A lot of hype, but little delivery
– A lot of hype, but little delivery
Vestiville has gone down in history as Fyre Fest 2.0
According to Digital Music News, two organizers of the VestiVille festival were detained after the festival’s last-minute cancellation. At least the ticket refund process via Festicket and Eventbrite seemed to have gone smoothly.
While there have been many recent cases, where politics and government officials have made life unnecessarily hard for festival promoters, this isn’t one of them.
According to Schueremans, it isn’t hard to meet the safety and security requirements in Belgium. “Of course, there is a lot of bureaucracy, and we all want less bureaucracy, but in the meantime festivals should meet today’s security standards. But for some cowboys and Indians this doesn’t seem to be evident, which is very bizarre.”
Pollstar understands that Vestiville had originally aimed to be staged in the Netherlands, but failed to secure a permit and thus moved just across the Belgian border to Lommel, where it had been consistently communicating to fans that it was good to go – until the very last minute. Schueremans said the Vestiville cancellation was to be expected. “When we first heard about Vestiville back in November, we saw it coming. But, of course, you stay quiet and polite, you should give people the benefit of the doubt.”
The veteran promoter said, “we all know the phenomenon of gold diggers. [Festivals are] the new El Dorado, and a lot of people jump on the bandwagon. You have those risk capitalists, I call them vulture capitalists, and you have a lot of cowboys, the best example obviously being Fyre Fest,” and he repeated what he said in a past interview with Pollstar: that festivals are “a bit like planting a tree. You should first find the right location for the short term and the long term, so you plant it in good soil. Then you water it well, then you tailor it well, and every year the tree will get bigger.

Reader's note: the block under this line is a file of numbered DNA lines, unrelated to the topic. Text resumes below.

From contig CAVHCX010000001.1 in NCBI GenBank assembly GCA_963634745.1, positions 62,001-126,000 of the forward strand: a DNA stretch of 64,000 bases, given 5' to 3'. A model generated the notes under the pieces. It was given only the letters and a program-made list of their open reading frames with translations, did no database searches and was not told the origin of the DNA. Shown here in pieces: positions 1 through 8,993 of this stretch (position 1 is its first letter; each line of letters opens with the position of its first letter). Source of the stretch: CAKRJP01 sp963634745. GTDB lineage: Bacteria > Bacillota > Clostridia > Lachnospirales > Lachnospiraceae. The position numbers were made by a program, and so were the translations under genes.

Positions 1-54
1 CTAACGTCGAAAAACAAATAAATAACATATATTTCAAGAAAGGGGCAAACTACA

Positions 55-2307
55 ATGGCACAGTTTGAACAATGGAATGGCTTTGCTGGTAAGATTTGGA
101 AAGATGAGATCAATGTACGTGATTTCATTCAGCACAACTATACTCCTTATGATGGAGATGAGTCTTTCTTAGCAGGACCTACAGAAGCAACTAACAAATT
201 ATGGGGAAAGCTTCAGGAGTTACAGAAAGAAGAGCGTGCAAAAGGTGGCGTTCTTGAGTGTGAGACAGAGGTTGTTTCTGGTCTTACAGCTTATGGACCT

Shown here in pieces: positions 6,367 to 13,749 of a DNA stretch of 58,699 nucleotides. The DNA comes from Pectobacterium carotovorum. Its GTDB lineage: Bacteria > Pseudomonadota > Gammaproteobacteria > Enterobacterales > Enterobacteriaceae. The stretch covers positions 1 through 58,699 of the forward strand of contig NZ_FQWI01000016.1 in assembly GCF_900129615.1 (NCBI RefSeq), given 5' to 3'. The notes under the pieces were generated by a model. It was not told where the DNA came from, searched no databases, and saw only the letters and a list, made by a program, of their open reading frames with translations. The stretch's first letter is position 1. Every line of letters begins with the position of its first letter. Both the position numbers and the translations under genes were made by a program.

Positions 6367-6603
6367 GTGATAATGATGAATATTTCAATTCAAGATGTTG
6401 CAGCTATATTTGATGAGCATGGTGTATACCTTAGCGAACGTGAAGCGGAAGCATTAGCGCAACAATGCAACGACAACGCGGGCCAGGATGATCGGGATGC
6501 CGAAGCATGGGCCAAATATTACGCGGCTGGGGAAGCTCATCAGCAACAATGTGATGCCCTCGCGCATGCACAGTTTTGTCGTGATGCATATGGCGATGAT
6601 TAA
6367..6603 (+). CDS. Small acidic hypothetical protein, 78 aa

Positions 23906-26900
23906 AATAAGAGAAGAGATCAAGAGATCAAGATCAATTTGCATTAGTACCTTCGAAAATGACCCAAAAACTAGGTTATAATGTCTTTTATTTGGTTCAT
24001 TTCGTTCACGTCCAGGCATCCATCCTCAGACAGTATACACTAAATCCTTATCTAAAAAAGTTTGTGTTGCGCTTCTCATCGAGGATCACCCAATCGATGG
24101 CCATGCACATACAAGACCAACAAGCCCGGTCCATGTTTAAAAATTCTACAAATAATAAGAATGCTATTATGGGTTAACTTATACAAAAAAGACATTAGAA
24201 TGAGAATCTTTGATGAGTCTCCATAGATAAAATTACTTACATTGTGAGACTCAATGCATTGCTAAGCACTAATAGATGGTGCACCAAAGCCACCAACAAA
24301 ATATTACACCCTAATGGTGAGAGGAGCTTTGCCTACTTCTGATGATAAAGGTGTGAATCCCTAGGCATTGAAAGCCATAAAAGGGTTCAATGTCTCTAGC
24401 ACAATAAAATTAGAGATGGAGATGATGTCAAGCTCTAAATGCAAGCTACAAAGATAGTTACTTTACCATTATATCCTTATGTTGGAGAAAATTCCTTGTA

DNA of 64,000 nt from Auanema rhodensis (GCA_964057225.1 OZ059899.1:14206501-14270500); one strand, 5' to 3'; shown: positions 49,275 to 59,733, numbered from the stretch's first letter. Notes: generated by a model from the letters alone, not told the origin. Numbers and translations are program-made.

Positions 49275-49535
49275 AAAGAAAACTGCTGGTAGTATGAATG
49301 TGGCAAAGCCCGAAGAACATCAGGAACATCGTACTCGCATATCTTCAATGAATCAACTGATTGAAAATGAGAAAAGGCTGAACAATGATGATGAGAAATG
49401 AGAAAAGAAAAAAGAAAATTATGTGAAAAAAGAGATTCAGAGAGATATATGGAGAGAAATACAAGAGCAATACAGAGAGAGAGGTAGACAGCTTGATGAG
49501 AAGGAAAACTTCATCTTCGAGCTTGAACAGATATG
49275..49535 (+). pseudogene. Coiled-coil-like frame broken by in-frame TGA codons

“That sort of logic should be applied to festival, instead of just saying: ‘we have a dream about finding some gold in El Dorado,’ or putting a lot of money by vulture capitalists into it and going: ‘hey ho, it will happen.’
“Well, the reality proves that doesn’t work. We’ve seen it in several places. Just take a look at Woodstock. It started 50 years ago, and even after 50 years and trying four or five times, they still don’t get their shit together.”
According to Schueremans, “This business deserves better. The artists, suppliers and the audience deserve better. Those things happening 50 years ago, that’s normal. But that it should happen again in today’s day and age is insane.
“Yes, it is a young business, yes it started with Cowboys and Indians, but slowly but steadily it became a grown business. So, seeing this happening again now is not a good development. It should be a very good lesson for the business, which, overall, is strong enough in Europe and America. There are more good examples than bad ones.”  
And he concluded: “Miracles happen in Lourdes, but not in our business. Build on reality, slowly but steadily. There’s nothing wrong with growing the natural way. You have to win and gain the trust of an audience. You do that slowly and steadily. Social media and marketing are important, but it’s an addition to a growing process.”